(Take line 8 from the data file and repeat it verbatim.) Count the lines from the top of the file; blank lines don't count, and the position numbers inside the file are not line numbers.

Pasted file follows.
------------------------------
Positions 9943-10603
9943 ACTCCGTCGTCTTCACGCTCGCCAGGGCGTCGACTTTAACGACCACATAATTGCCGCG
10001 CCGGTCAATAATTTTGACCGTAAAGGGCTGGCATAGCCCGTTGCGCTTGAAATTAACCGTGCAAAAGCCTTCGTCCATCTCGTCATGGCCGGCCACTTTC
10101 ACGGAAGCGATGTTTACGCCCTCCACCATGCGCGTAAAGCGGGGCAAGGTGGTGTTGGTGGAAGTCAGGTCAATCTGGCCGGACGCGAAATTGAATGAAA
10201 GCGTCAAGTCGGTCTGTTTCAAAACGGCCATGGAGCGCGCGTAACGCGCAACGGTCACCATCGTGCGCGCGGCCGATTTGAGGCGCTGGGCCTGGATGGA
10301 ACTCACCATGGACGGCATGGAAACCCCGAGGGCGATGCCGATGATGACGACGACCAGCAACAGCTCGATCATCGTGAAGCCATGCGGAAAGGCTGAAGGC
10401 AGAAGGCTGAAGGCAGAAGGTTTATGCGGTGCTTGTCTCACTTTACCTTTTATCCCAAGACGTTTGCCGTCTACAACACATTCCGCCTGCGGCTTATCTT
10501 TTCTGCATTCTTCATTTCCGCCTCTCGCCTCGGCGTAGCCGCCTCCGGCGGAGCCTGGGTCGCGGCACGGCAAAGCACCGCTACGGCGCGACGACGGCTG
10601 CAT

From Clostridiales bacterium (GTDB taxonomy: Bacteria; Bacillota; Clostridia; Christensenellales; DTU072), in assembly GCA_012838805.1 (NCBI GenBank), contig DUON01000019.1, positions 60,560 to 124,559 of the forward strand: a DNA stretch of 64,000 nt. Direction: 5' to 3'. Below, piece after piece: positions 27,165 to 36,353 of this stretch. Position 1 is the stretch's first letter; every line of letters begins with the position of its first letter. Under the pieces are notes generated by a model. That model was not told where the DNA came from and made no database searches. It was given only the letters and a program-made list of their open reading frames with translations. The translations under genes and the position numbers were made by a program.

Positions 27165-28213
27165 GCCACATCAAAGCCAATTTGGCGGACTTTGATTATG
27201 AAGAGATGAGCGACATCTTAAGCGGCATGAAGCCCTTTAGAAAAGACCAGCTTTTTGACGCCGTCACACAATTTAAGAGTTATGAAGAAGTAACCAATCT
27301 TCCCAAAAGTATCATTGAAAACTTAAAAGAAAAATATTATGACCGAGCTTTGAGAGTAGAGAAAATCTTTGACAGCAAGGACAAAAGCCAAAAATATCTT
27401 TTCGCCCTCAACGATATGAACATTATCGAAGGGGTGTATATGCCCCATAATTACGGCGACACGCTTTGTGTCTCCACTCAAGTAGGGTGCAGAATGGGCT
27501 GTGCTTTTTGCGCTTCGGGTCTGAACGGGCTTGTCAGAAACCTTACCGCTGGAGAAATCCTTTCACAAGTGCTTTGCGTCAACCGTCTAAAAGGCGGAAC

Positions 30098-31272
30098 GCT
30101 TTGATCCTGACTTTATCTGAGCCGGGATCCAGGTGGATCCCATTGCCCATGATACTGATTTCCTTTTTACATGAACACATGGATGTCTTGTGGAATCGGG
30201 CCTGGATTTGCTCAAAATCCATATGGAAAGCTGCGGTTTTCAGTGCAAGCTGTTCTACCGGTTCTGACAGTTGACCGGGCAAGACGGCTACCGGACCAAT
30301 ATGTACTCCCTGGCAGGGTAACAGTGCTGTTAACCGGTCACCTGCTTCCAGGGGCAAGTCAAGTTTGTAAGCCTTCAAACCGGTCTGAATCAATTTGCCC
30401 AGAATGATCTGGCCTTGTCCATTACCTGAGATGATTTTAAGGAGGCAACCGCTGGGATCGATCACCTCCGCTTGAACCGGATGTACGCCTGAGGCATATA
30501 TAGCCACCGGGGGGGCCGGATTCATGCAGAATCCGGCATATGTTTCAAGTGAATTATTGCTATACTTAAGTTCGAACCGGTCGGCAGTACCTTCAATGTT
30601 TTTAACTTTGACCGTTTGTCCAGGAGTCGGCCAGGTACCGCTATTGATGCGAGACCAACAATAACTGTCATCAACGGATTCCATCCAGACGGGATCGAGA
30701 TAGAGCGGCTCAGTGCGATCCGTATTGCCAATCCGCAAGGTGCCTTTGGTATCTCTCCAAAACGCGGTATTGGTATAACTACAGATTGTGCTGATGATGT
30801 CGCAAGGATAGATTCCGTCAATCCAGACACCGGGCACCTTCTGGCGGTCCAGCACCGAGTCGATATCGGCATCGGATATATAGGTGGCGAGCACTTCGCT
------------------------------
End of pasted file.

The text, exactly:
10501 TTCTGCATTCTTCATTTCCGCCTCTCGCCTCGGCGTAGCCGCCTCCGGCGGAGCCTGGGTCGCGGCACGGCAAAGCACCGCTACGGCGCGACGACGGCTG